In addition to current and former leaders playing important roles at the state and industry level, the bank also serves its community through volunteerism.

“We’re active in supporting our nonprofits, often through direct involvement in that nonprofit, maybe serving as a board member or volunteering for particular events,” Reyes says, adding that employees are encouraged and paid to volunteer during work hours. “We’re part of the fabric of our community and we want to make sure that, as a community, we’re progressing. As noted in our mission statement, we want to do our best to lead and make our community a better place to live and work.”

Ponce Bank, New York City

At far right, president and CEO Carlos P. Naudon at a local community event.

Ponce Bank was born out of the ashes of civil unrest in the Bronx in the middle of the 20th century.

“Ponce Bank started 62 years ago in the South Bronx,” says Carlos P. Naudon, the $2.1 billion-asset bank’s president and CEO. “When the South Bronx was burning and being deserted of businesses, including banks, a number of our local business leaders and Latino community advocates determined that they needed to have a source of funding. That’s how they started the bank.”

The focus on serving that community has not changed in the decades since. Four of Ponce Bank’s 13 locations are in the Bronx, whose population is about 55% Hispanic, according to U.S. Census data.

“We do quite a bit of loans to taxi drivers and owners of vehicles who drive for Lyft and Uber. … We also do a lot of delis and mom-and-pop stores, and a lot of professionals. If you walk down the streets of the Bronx, you could see on the left and on the right side the kind of businesses we [bank].”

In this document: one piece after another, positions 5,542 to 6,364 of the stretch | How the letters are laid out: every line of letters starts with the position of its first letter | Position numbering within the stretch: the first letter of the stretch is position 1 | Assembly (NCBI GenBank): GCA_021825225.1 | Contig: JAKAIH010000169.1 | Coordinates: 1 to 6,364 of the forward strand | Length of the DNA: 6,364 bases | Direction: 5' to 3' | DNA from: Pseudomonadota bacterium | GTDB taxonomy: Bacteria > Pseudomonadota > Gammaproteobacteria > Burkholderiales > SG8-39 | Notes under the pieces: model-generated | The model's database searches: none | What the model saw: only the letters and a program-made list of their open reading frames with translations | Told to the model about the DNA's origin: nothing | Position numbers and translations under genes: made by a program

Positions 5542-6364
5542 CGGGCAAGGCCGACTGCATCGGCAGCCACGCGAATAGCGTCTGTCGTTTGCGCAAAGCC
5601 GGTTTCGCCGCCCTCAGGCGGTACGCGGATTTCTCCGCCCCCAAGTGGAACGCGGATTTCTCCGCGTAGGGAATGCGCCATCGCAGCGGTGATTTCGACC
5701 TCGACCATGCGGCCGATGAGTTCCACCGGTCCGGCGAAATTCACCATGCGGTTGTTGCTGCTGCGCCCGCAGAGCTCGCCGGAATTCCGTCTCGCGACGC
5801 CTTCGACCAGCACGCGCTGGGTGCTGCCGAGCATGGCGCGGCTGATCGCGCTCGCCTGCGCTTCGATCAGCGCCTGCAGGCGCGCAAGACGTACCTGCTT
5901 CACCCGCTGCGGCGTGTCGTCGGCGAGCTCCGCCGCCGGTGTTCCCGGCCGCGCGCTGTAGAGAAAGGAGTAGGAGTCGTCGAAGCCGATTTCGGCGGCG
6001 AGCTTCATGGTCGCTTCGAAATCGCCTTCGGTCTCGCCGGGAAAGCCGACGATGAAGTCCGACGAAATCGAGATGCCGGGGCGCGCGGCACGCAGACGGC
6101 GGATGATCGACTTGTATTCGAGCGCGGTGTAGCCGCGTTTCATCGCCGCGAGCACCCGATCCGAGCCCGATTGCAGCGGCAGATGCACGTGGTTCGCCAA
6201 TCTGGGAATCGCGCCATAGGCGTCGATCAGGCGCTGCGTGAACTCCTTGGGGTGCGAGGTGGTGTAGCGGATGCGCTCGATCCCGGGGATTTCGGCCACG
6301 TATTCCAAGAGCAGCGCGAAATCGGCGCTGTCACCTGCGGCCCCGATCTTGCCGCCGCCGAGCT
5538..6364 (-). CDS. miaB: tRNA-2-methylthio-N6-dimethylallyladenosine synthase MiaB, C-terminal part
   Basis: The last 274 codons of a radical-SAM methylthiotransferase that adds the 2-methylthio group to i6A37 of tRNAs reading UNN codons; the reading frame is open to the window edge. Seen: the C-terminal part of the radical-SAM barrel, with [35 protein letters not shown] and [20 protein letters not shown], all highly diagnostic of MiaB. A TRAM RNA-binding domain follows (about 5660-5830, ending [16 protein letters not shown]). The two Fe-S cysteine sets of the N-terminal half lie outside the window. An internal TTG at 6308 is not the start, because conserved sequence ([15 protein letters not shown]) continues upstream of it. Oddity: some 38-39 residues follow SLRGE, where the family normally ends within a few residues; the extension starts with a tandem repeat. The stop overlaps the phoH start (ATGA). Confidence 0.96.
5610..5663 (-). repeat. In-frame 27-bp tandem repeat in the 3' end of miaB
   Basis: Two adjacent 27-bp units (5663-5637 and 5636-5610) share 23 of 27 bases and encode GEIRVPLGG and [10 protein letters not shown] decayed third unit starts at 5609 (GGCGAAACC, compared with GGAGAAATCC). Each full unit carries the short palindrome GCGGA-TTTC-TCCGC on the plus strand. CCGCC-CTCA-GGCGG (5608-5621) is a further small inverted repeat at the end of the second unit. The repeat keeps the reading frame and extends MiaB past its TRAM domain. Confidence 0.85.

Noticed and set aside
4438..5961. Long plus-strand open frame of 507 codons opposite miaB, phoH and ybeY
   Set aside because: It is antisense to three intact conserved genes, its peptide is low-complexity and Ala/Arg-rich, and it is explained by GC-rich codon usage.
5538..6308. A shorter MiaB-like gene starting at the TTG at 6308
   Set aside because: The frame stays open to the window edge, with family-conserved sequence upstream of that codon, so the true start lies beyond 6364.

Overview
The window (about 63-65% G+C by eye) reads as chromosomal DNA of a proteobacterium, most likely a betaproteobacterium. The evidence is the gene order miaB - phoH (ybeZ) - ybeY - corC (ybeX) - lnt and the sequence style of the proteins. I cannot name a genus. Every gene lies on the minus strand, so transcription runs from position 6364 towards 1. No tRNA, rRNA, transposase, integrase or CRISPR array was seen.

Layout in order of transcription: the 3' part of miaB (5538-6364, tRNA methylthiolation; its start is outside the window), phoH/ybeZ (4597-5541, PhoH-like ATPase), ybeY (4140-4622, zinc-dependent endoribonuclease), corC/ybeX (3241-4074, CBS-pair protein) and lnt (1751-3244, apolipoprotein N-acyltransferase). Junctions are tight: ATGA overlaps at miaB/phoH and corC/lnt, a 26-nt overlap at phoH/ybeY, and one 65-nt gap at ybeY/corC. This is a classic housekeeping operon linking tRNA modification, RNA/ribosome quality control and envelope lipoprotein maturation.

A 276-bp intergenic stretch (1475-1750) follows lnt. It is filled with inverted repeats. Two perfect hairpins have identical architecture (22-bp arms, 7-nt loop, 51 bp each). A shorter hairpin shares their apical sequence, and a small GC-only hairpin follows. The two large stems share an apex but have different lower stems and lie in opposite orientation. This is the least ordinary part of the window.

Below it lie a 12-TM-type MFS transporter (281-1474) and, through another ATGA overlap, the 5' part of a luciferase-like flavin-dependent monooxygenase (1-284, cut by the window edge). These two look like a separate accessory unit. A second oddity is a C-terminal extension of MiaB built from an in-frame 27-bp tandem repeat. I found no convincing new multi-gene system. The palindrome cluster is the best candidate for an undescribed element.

—Carlos P. Naudon, Ponce Bank

Perhaps more indicative of Ponce Bank’s character than the demographics of its community is the fact that the bank continues to serve businesses and residents who might not be well served by other financial institutions.

“For example, we do quite a bit of loans to taxi drivers and owners of vehicles who drive for Lyft and Uber,” Naudon says. “Generally, they have difficulty [securing] bank accounts because of the nature of their business. We also do a lot of delis and mom-and-pop stores, and a lot of professionals. If you walk down the streets of the Bronx, you could see on the left and on the right side the kind of businesses we [bank].”

Ponce Bank judges the creditworthiness of these businesses based on their cash flow more so than on the credit score of the business owner, Naudon says. From Ponce Bank’s perspective, for example, consistent credit card revenue is a good indicator of a business owner’s ability to repay a loan.